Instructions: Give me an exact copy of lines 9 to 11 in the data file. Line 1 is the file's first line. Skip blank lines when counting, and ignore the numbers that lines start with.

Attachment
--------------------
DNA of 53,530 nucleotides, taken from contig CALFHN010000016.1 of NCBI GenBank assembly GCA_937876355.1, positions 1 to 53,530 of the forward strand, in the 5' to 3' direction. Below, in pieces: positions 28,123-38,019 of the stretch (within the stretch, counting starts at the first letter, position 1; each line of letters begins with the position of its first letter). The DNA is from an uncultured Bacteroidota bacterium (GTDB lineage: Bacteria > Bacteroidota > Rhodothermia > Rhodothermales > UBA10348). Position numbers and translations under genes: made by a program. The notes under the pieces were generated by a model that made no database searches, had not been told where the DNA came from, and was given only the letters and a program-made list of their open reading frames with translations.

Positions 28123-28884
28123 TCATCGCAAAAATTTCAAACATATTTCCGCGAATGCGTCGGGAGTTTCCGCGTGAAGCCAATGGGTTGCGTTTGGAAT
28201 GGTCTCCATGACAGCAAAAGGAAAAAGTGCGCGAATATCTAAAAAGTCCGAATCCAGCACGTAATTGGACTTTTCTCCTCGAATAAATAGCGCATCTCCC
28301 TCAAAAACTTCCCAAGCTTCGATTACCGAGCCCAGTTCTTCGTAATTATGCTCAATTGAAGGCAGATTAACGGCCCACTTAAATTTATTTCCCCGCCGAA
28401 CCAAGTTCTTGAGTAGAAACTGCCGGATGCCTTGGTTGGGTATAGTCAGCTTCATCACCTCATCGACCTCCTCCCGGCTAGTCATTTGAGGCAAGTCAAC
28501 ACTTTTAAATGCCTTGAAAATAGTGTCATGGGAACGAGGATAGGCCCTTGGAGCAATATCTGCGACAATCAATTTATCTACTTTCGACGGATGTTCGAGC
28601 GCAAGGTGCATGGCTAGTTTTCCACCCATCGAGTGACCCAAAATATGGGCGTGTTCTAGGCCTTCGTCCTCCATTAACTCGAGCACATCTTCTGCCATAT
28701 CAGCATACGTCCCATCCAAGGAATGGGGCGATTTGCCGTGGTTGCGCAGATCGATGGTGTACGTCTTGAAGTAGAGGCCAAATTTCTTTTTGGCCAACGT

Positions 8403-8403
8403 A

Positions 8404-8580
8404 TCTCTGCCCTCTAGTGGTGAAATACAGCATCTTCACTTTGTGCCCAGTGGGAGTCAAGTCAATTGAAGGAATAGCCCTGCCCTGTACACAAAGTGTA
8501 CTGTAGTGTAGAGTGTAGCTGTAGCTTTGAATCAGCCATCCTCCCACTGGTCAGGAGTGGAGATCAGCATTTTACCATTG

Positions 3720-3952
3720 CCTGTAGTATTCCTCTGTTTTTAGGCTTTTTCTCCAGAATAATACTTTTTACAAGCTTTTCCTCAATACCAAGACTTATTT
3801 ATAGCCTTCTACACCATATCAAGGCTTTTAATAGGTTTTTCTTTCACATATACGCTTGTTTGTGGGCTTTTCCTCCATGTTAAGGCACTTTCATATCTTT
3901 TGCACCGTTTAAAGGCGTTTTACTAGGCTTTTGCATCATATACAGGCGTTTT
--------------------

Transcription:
28701 CAGCATACGTCCCATCCAAGGAATGGGGCGATTTGCCGTGGTTGCGCAGATCGATGGTGTACGTCTTGAAGTAGAGGCCAAATTTCTTTTTGGCCAACGT

Positions 8403-8403
8403 A